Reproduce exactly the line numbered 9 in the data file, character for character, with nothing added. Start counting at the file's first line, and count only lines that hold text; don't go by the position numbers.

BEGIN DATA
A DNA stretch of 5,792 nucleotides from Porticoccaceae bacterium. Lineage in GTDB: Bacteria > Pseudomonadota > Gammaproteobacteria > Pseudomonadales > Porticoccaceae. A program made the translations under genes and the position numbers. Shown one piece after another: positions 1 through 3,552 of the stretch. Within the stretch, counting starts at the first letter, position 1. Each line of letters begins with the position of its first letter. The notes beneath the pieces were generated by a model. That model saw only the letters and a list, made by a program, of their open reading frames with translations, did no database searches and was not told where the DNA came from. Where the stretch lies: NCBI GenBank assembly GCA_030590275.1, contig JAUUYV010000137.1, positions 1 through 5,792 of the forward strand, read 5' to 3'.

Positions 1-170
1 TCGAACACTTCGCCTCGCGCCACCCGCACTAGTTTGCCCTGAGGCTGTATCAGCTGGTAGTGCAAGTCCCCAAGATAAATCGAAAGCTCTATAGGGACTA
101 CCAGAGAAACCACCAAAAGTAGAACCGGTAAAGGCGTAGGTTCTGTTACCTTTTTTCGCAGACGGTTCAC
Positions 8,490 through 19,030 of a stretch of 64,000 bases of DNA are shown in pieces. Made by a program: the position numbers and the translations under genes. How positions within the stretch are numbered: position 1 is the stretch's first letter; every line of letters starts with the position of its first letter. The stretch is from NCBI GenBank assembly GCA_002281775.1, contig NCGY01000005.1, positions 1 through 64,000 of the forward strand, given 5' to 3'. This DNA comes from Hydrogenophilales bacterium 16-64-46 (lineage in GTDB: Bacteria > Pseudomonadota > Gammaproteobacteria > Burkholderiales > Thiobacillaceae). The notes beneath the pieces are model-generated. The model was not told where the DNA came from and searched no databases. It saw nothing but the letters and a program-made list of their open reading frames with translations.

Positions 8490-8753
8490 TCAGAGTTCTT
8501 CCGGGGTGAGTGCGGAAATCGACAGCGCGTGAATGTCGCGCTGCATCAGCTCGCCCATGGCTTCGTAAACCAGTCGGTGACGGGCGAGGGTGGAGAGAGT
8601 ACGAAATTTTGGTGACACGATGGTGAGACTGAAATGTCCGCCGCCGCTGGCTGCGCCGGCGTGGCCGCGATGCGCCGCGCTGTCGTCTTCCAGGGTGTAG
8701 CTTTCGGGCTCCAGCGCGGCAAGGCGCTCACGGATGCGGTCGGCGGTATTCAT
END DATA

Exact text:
8601 ACGAAATTTTGGTGACACGATGGTGAGACTGAAATGTCCGCCGCCGCTGGCTGCGCCGGCGTGGCCGCGATGCGCCGCGCTGTCGTCTTCCAGGGTGTAG